Estimada señora:

Estimados señores:

This opening appears on the left–hand side. Note the use of the colon.

A very formal and impersonal opening is: De mi consideración:

If you know the name of the addressee, the following greetings are appropriate:

Estimado Señor Pérez:

Estimada Señora González:

In a business letter when you have established a good relationship with the addressee, estimado–da followed by the addressee’s given name is appropriate:

Estimado José:

Estimada María:

In informal letters or when you know the addressee well, an opening following querido–da is appropriate:

Querido Rafael:

Querida Beatriz:

Queridos Beatriz y Rafael:

Querido Papá:

Closing the letter

If you read correspondence manuals in Spanish you will probably be surprised at how many potential letter endings there are for formal correspondence. Modern practice, particularly in Spain, is to use a limited number of endings and to keep them shorter and less formal than was formerly the case. The following are should be adequate for most situations.Your signature should follow directly below, as it would in English.

Formal endings

A la espera de sus prontas noticias, le saluda atentamente,

Sin otro particular, le saluda atentamente,

Le saluda atentamente,


Less formal endings

Un cordial saludo,


In friendly personal letters, the following are often used:

Un abrazo,

Un fuerte abrazo,

Un fuerte abrazo de tu amigo,

The ending Un abrazo is often used in business correspondence and even in internal company memos or e–mails, where a friendly relationship exists between the parties.

In letters to family members endings are obviously freer, but some typical ones are:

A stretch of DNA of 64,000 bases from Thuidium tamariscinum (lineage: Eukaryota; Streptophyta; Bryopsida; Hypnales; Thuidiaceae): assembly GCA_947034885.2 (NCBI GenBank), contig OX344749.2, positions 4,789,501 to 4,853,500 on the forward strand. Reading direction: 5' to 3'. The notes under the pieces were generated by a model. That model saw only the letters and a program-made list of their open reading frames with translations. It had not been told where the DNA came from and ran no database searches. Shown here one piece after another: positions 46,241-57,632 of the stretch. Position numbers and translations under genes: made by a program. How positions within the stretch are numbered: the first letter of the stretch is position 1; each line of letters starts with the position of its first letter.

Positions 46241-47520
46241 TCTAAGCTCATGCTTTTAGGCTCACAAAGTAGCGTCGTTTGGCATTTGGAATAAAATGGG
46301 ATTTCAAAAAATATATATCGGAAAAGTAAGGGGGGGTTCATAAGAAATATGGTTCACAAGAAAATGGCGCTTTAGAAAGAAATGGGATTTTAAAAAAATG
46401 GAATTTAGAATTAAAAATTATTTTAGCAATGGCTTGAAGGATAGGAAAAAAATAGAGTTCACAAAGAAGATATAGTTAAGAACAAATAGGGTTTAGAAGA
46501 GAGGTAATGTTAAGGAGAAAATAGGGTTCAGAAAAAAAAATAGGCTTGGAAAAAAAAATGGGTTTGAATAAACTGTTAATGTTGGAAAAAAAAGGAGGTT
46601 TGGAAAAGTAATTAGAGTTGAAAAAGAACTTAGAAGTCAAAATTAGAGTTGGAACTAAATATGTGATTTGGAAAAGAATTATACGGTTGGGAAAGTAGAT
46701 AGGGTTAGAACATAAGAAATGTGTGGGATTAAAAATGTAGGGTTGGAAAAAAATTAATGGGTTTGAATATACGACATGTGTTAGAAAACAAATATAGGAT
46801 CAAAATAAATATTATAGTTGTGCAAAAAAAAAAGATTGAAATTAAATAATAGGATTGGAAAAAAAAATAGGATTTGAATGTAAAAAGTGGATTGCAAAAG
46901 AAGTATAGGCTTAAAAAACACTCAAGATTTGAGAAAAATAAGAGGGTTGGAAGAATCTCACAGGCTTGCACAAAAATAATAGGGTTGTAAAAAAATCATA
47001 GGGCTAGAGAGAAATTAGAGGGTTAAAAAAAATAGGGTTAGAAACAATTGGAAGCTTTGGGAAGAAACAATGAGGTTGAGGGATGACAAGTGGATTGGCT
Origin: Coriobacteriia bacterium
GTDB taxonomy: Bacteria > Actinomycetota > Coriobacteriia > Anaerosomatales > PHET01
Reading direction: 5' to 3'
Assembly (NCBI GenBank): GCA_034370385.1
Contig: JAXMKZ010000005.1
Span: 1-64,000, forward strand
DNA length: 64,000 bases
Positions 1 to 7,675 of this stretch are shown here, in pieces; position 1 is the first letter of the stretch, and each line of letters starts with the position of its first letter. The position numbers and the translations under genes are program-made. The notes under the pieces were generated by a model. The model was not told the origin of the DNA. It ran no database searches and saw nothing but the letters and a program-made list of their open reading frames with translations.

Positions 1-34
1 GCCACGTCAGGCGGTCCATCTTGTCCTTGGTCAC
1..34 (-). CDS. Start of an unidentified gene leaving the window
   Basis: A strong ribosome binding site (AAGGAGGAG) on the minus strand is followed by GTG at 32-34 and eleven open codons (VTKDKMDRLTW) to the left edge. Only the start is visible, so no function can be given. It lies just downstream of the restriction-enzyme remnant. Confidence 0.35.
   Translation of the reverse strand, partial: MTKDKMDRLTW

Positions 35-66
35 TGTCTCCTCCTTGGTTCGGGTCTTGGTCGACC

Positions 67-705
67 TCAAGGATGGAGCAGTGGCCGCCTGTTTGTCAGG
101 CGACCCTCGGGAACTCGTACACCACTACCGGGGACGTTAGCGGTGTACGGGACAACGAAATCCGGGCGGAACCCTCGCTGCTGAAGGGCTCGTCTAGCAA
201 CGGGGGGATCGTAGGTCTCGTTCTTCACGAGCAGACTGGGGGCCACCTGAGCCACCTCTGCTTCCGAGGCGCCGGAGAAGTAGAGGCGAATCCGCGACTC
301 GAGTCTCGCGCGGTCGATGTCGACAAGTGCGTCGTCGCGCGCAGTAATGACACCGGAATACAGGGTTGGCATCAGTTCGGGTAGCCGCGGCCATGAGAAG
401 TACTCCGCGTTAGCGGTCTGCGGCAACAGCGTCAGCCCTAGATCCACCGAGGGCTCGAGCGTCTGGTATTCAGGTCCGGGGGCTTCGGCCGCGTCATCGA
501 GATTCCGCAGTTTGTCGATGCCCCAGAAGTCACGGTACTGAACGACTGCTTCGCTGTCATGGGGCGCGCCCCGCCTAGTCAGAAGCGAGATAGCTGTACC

Un afectuoso [or cariñoso] saludo,


Un beso,


Con todo mi cariño,

Addressing the envelope

The address should be carefully written taking account of the comments made above. If you want to include your return address on the envelope, this should be written on the back of the envelope after the word: Remite. An example would be along the lines of:

Remite: Mary O’Reilly, 867 Fifth Avenue, New York NY10022.

Street names

In many Spanish–speaking countries the full street name is often abbreviated in correspondence, so that a name like:

Avenida de la Independencia,350

could be written:

Avda. Independencia,350

or even,


This is something to be aware of when you are given what may look like a very abbreviated street address. Abbreviations appearing in addresses such as Avda., c/, Apdo. etc are given alphabetically in the Oxford Spanish Dictionary. The shortened form of the street address may be used with confidence.

Spanish surnames:

These can appear to be long and complex. There is an explanation of the conventions regarding surnames in Spanish–speaking countries in the vocabulary-building note "Spanish surnames" under Vocabulary-building notes about the Spanish language (in English).

Married and unmarried women

Married women often use their unmarried surnames in Hispanic countries, see the surnames information above. The equivalent of Miss, Señorita abbreviated to Srta., is used less and less. The trend is for Señora abbreviated to Sra., to be used for all women regardless of marital status.

Download specimen letters of formal and informal correspondence

Oxford University Press